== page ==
No, not literally growing moss but I certainly feel like this blog has moss growing around the edges.
The little part-time job has expanded to be not-so-part-time due to the fact that a co-worker had to take an emergency leave. I hope she's back soon because I need some time to spend in my sewing room. The Farmer's recent health emergency has also taken it's toll on both of us. The thing about being older is that it takes longer to bounce back!
Truck sitting so long it has plants growing in the truck bed.
There's a young woman at work who is an immigrant, only in this country 4 years. She's happy that we're very curious about the cultural differences and are asking questions about the hardest part of her adjustment. We shower with questions dailly and I'm glad that she realizes we're not nosy but truly want to understand her culture and what makes her tick.
Recently I asked her, "What is the number one thing that stands out for you about Americans?"
I wonder about this because you never know how you come across to people, either as a person or as a culture in general. Americans sometimes get the rap of being spoiled, materialistic, lazy and lots of other negatives. I know her well enough to know that she would respond honestly to the question. If we're spoiled, she'd say it!
She did not hesitate with responding, "Americans are strong!"
Really? That's not what I was expecting. Unfortunately, customers came in and we were busy so I couldn't ask her to elaborate. She left early and I've been left to ponder her answer for a few days.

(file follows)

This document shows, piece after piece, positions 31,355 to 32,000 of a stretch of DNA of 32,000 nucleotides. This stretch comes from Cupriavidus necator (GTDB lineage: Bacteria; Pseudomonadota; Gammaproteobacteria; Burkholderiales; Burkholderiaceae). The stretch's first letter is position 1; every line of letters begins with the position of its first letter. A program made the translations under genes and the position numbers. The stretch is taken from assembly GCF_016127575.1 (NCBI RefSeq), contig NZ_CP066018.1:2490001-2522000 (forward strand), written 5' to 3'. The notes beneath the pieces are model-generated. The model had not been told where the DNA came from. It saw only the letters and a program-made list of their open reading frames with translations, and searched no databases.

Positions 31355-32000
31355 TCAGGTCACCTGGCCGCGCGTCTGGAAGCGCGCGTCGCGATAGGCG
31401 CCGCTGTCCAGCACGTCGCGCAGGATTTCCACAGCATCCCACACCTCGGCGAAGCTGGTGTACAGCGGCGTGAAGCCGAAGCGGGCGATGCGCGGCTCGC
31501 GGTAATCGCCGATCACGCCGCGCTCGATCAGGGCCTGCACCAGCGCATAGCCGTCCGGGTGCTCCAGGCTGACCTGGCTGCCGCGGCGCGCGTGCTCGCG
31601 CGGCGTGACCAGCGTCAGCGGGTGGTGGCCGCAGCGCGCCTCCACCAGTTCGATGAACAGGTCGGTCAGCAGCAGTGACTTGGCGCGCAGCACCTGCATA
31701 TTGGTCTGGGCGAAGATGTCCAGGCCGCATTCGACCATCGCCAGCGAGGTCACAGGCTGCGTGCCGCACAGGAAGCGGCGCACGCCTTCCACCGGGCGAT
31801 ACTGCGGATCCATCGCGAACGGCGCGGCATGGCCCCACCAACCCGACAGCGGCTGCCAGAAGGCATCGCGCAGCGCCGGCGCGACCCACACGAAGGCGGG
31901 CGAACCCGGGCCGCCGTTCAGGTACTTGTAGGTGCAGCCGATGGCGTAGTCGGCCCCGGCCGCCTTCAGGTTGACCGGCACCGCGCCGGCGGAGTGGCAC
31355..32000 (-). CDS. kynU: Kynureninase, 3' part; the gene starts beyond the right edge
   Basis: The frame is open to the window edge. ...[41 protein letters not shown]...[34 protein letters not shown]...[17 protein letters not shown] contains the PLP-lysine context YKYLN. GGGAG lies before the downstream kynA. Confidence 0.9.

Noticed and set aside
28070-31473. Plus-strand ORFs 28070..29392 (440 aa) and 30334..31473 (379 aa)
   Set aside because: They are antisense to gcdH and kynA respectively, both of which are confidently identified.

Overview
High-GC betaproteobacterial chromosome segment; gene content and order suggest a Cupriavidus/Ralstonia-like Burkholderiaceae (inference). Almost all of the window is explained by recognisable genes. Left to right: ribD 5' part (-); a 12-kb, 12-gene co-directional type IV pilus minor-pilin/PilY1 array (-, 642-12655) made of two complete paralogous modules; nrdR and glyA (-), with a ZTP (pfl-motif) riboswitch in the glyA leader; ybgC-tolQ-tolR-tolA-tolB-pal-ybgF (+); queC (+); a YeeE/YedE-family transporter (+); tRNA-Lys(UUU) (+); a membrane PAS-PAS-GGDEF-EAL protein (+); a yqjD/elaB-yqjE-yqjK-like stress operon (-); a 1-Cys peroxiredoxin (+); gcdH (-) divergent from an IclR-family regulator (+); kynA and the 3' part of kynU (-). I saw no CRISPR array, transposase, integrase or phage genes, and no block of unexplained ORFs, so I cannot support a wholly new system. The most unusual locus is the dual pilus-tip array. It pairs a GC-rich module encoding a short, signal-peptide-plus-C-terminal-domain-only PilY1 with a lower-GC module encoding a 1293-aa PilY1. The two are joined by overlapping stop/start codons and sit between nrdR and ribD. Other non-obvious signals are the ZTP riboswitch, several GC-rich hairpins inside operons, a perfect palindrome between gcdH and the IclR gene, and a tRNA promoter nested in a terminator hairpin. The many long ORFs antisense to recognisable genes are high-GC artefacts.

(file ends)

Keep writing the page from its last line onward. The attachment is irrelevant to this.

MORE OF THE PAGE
What would strong look like in her context? I was reminded of the experiences of a friend of mine who has been traveling and working overseas for a couple of years. She is stymied by the other culture's inability to take action. They sit around and discuss everything until they cover every possible angle and contingency. It takes FOREVER to do anything. My friend said the number one thing she misses in these siutations is the American MacGuyverism, the willingness to dive and and get started. She tries to impress on these people that you need to spend time thinking and discussing, formulating a plan and then DIVE IN. The original plan can be adjusted as you go along but you must get started!
I think what my co-worker is referring to is American self-reliancy, kind of the pioneer spirit. She comes from a culture that is heavily family-based and rarely do they make a move without checking everything with their family. I'm not talking about immediate family, spouse and children, I'm saying they do not make a move without parental approval, even if they're 40 years old.
What do you think might make Americans seem strong through the eyes of another culture?
It's something interesting to think about.